Tom and Judy Waite reside in Milton, Fla. Tom first fell in love with the Tennessee Walking Horse several years before The Black Night Shade came along. While going through his college years at Middle Tennesse State University, Tom took an Agriculture class and an Equitation class. During the Equitation class, he was first introduced to the smooth gait of the walking horse.

Though the Waites had been partners with other owners of colts at Formac Stables, The Black Night Shade was the first show horse they had ever owned by themselves.

Jimmy McConnell was the first and only person to ever show The Black Night Shade. Their partnership has proven itself many times over, and they have become a force to be reckoned with. Night Shade and McConnell's debut show was at the Cotton Classic in Collierville, Tenn. They finished in blue ribbon style and were crowned the two-year-old open champions. This was the first of many victories for the team.

In 2001 as Night Shade began his three-year-old season he grew stronger and began to gain endurance and stamina. His resume also got more impressive as the awards mounted including the Fred T. Fowler Memorial Three-Year-Old Open and the Three-Year-Old Stallion title from Wartrace. He finished out the season claiming his first world championship in the three-year-old stallion division.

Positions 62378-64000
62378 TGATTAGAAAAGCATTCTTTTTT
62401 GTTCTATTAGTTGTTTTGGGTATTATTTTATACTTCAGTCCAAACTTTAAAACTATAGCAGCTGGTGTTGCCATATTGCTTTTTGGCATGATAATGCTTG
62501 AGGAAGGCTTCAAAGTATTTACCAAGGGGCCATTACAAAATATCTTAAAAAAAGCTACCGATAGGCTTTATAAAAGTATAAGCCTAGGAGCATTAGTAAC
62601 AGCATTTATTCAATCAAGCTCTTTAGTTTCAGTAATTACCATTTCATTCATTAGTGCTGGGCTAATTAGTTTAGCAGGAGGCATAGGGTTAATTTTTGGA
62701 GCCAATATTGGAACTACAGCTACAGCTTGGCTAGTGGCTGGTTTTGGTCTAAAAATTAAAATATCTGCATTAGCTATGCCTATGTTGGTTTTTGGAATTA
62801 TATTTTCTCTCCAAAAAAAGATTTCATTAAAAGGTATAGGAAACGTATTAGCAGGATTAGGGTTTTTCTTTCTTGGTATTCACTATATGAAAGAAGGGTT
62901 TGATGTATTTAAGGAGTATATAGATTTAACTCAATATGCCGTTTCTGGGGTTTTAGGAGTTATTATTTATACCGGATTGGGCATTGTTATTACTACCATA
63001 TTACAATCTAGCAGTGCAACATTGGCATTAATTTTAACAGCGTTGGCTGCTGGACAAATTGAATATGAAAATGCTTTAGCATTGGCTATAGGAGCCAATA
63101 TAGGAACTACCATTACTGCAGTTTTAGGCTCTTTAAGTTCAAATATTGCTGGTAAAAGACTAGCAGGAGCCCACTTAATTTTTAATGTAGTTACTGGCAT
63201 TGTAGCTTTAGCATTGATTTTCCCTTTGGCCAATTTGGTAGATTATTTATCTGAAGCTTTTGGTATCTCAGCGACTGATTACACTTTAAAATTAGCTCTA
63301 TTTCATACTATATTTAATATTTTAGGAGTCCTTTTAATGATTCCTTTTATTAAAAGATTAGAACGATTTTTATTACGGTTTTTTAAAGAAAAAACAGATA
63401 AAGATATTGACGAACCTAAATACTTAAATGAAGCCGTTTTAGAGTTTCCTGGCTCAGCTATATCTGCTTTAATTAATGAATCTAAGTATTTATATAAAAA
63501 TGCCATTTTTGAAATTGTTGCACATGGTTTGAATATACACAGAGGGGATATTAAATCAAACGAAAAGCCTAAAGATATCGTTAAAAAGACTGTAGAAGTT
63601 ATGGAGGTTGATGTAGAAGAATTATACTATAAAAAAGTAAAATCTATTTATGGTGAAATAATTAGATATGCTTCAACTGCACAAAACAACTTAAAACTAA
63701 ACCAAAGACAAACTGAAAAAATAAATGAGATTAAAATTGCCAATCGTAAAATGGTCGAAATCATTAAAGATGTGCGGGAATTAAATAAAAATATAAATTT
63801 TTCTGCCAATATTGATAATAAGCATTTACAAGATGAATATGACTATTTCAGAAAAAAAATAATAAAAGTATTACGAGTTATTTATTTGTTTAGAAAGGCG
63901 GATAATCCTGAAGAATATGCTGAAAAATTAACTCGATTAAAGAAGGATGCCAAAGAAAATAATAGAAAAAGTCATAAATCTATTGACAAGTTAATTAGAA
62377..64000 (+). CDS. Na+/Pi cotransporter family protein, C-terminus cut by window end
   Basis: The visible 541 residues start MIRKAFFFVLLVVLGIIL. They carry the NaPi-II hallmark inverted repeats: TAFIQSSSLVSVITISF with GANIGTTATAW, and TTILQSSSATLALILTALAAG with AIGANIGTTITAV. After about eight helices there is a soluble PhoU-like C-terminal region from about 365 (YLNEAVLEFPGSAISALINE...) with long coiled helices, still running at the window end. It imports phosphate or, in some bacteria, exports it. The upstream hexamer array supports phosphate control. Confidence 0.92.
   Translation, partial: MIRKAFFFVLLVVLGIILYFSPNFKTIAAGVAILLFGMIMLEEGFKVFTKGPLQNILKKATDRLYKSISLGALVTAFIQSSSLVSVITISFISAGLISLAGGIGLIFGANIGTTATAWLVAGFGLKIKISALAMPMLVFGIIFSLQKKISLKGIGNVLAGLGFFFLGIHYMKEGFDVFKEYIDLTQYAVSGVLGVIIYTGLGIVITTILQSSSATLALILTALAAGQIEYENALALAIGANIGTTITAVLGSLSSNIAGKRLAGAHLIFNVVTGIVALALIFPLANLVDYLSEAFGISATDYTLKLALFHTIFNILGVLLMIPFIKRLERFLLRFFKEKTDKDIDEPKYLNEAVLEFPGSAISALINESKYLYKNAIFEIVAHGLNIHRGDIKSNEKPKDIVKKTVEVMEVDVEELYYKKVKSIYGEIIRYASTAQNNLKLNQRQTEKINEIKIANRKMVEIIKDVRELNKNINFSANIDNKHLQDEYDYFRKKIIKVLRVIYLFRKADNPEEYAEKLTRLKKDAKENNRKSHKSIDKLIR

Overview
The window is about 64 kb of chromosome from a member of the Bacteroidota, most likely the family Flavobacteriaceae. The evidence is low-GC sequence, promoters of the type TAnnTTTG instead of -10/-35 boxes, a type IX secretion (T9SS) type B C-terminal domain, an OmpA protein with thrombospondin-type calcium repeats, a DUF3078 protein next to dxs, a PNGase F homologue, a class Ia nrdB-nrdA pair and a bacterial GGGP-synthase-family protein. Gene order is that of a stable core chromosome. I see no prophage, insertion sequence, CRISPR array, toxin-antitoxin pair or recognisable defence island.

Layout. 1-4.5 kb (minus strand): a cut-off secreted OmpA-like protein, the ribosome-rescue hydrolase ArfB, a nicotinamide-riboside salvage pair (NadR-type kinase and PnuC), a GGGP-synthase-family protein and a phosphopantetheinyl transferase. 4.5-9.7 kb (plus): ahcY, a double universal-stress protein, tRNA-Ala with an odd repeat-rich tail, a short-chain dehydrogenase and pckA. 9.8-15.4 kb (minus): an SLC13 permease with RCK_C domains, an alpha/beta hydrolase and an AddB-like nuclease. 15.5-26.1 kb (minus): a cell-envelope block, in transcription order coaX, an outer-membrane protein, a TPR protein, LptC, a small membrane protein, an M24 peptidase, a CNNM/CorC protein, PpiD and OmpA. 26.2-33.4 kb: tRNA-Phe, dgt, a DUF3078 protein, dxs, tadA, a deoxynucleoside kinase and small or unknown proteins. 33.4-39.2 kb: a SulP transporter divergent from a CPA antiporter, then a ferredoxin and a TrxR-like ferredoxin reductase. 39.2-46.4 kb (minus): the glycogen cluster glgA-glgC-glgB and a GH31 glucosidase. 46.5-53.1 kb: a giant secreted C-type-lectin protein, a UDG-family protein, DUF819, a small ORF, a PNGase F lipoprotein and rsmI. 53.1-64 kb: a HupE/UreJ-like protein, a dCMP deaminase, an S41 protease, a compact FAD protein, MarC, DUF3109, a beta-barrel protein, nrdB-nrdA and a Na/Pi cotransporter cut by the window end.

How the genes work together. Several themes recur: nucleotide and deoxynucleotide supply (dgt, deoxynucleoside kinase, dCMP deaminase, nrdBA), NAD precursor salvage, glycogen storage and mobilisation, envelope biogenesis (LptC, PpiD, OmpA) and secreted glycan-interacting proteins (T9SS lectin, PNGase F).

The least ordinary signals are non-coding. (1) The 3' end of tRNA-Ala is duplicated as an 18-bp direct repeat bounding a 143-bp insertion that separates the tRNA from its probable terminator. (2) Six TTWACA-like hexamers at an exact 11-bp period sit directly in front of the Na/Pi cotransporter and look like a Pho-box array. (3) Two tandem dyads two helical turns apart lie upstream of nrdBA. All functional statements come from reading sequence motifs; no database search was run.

Night Shade's four-year-old year was his first year of stake competitions. McConnell and Night Shade claimed their first victory at the Gulf Coast Charity Celebration in Panama City, Fla. Their next stake win would be a "hometown blue" in Germantown, Tenn. They ended the 2002 season with a total of five stake wins!

During the 2003 show season, Jimmy McConnell, The Black Night Shade and the Waites made their goal quite clear. They wanted to win the world grand championship. That goal was almost a reality that same year. McConnell and Night Shade were crowned the world champions in the aged stallions division, and also claimed reserve world grand championship honors. Not only did The Black Night Shade claim his second world championship in 2003, he also had his best year ever claiming eight stake championships.

McConnell said one of his most memorable moments was winning that world championship with The Black Night Shade. “Going from one that you started to one that could win the big stake makes it that much more special," he said.

Through all his shows, one thing about The Black Night Shade has remained the same; he is strong and exciting.

2004 holds the future for The Black Night Shade. With plans already in the works to make appearances at the Trainers’ Show and the Gulf Coast Celebration, 2004 is sure to be another year filled with excitement. It has been a stairstep ladder to the top for this great team. All signs point to "yes" for their final goal to become a reality. World grand champions have qualities that not every horse possesses. The Black Night Shade is one such horse. He has the pedigree, the stamina, a talented trainer and owners with a goal.